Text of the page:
Disc risk is so widespread that three out of four people now say they
won’t lend their CDs, DVDs or video discs to anyone – not even family
and friends – for fear they’ll get damaged. *

Bye bye disc risk

Now a breakthrough invention means gamers can protect their investment
forever.

d-skin is a simple, protective cover which snaps onto CDs and DVDs and
stops them getting damaged.

The transparent film fits over any standard 14mm disc and stays there,
so you can load, play or burn your CDs and DVDs without fear of
scratching. There’s no glue – just a patented system of tiny clips
which fit snugly over the edge of the disc.

The exclusive design is so clever it won Time magazine’s ‘Coolest New
Invention’ award.

As well as protecting your investment the skins save space as they
replace bulky CD covers. And if the skin gets damaged, you just snap it
off, throw it away and clip on a new one.

D-skin is revolutionary because until now, once a disc was damaged, you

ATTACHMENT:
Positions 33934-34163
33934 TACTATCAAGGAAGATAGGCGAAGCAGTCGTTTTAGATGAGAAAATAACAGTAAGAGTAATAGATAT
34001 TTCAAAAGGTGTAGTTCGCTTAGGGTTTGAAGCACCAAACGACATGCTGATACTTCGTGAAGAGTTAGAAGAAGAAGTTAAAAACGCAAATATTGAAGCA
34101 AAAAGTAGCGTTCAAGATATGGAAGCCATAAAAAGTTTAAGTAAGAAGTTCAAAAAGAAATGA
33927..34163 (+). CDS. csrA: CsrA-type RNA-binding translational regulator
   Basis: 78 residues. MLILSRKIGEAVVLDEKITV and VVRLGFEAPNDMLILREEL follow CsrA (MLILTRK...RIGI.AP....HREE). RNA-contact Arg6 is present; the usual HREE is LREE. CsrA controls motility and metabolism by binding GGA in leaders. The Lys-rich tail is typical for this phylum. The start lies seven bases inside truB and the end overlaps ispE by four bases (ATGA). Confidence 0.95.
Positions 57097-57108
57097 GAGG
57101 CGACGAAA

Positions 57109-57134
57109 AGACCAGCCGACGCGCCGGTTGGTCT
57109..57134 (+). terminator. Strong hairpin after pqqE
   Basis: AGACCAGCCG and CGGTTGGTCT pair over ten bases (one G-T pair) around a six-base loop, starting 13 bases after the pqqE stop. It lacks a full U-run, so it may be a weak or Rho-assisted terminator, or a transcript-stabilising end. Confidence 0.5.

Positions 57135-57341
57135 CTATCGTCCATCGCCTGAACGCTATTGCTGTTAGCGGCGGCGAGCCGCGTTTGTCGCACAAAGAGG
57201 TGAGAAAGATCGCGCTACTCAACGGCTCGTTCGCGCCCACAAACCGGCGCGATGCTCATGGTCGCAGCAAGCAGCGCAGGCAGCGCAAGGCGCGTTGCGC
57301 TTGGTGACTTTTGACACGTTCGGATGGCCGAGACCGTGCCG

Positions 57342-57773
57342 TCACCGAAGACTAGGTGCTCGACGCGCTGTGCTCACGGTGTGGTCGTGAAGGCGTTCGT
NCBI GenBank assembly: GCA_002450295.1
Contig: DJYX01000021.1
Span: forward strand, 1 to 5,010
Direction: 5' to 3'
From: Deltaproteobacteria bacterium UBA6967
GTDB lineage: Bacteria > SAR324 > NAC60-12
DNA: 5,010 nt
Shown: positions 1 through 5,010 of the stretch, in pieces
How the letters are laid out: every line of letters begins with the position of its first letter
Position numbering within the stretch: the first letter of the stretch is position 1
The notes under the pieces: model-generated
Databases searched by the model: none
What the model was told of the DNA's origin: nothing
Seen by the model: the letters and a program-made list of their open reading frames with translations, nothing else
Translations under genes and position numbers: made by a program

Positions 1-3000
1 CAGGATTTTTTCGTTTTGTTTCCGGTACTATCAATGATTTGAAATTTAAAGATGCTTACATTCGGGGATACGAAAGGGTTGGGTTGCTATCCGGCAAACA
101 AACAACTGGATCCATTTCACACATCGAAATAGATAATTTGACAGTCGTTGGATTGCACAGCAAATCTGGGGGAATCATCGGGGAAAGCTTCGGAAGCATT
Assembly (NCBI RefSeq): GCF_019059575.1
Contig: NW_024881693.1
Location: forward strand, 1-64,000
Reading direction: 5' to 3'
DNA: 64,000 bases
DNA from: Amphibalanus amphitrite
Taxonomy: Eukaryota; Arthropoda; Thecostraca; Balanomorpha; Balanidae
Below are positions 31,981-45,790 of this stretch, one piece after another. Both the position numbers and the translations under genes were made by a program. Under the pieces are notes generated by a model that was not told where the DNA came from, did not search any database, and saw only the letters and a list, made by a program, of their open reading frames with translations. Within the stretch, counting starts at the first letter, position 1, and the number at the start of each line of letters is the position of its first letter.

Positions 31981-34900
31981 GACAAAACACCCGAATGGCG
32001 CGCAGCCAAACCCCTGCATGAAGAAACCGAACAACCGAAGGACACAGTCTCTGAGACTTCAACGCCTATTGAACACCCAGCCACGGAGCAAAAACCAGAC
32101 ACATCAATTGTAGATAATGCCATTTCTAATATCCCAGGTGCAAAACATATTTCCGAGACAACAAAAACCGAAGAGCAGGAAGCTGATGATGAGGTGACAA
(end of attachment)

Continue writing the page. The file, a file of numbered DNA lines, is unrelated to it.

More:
had to either bin it or send it away for costly scratch repair.

What are the biggest disc destroyers?
- Poor storage
- Kids messing around with your discs
- Heat
- Cold
- Light
- Dust
- Fingerprints

D-skin protects your discs from all of these problems. It is made from
an ultra thin but exceptionally strong, laser-readable, polycarbonate
film which will not only protect games but also any music, photographs
or data you store on disc.

The advantages of d-skin
- Works on all standard 14mm discs
- Protects CDs, DVDs, computer software, video games, photographs, music
- Saves money on costly disc repair
- Newly launched in the UK

A big fan of d-skin is Britain’s leading dance DJ, Judge Jules.
“At last, an answer to my prayers - a condom for CDs! If I had a pound for
every CD I've scratched over the years I'd be as rich as P Diddy. The biggest
compliment I can pay d-skin is that, since I started using them a few months
ago, I've not chucked away a single CD and, even more remarkably, my small daughter’s dvds are completely unscratched.” he says